Program on Science and Global Security, Princeton University, Princeton, NJ, USA;Program on Science and Global Security, Princeton University, Princeton, NJ, USA,AICES Graduate School and Physics Institute Ⅲ B RWTH Aachen University, Aachen, Germany;Program on Science and Global Security, Princeton University, Princeton, NJ, USA;
Julien de Troullioud de Lanversin;Malte Goettsche;Alexander Glaser;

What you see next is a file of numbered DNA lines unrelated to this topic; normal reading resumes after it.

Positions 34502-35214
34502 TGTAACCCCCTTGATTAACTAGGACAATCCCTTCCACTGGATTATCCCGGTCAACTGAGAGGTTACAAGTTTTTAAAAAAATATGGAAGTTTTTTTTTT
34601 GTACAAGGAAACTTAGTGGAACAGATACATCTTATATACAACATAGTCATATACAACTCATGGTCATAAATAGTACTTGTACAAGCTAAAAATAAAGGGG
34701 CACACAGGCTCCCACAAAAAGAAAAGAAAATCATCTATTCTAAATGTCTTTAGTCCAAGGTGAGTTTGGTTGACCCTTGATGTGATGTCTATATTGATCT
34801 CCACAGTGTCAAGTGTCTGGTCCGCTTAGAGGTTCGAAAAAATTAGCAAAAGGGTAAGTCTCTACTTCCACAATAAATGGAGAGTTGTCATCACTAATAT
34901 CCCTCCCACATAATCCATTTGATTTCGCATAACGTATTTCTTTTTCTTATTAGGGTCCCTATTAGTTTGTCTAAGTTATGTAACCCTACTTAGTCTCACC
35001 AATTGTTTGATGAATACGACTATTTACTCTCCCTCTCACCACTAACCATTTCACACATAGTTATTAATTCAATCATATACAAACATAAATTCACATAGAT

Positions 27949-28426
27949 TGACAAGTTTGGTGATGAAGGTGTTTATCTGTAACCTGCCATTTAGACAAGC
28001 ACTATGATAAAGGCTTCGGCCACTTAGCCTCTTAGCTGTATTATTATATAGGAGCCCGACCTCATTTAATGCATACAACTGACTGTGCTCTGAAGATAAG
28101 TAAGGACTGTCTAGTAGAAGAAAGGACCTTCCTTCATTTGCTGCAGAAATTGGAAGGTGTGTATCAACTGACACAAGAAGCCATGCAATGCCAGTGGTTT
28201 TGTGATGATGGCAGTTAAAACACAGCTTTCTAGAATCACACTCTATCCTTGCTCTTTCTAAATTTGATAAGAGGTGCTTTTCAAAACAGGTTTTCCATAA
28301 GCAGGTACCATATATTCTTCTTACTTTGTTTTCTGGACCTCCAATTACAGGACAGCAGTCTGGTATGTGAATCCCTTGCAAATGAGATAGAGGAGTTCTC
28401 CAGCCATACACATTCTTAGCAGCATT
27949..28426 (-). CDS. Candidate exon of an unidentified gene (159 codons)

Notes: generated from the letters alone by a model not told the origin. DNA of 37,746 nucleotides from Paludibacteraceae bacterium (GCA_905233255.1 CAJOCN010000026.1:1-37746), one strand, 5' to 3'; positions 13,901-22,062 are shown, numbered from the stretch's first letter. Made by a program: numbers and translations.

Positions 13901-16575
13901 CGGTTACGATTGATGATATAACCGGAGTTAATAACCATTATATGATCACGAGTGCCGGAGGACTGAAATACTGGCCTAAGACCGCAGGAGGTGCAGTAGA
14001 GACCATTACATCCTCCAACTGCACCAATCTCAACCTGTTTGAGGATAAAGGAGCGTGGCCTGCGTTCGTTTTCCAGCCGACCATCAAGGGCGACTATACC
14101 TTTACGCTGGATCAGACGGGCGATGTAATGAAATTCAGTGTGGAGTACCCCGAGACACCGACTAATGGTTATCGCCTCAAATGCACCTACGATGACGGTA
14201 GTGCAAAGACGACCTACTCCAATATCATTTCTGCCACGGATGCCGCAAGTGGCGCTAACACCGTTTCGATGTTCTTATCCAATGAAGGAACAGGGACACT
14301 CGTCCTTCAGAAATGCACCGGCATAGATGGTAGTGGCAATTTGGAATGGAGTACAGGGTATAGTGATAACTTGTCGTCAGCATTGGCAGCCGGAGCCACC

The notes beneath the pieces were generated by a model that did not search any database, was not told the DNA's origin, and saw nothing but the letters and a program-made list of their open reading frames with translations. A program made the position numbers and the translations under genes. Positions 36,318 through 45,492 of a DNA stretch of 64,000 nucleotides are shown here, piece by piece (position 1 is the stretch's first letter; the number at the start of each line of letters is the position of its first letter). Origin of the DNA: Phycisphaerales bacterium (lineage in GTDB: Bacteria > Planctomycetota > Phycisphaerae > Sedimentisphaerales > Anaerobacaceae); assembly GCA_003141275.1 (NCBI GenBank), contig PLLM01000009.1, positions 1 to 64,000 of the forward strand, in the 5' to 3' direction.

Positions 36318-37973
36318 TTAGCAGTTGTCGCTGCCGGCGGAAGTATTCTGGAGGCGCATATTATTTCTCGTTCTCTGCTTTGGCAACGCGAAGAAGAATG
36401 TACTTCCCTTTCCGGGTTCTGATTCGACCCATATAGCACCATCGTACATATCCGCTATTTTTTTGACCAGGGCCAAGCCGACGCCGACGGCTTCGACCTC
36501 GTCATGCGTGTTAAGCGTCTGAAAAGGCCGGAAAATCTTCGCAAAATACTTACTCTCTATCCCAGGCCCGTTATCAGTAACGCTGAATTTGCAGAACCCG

Several nuclear archaeology techniques have been proposed to determine historic plutonium production in dedicated nuclear reactors. These methods rely on sampling materials from the reactor core, or specially designed monitor tags, to examine suited isotopic ratios and deduce the amount of plutonium produced. However, some production reactors are capable of producing isotopes other than plutonium, such as tritium. If a reactor was declared to produce tritium, it would be crucial to confirm that it was in fact producing tritium, and not plutonium. In this paper, we describe how isotopic ratios discrepancies could be used to distinguish between plutonium and tritium production modes. We present results obtained from the simulation of reactor lattices inspired by Savannah River Site heavy-water production reactors and show that elements such as hafnium and tungsten can detect undeclared production of plutonium.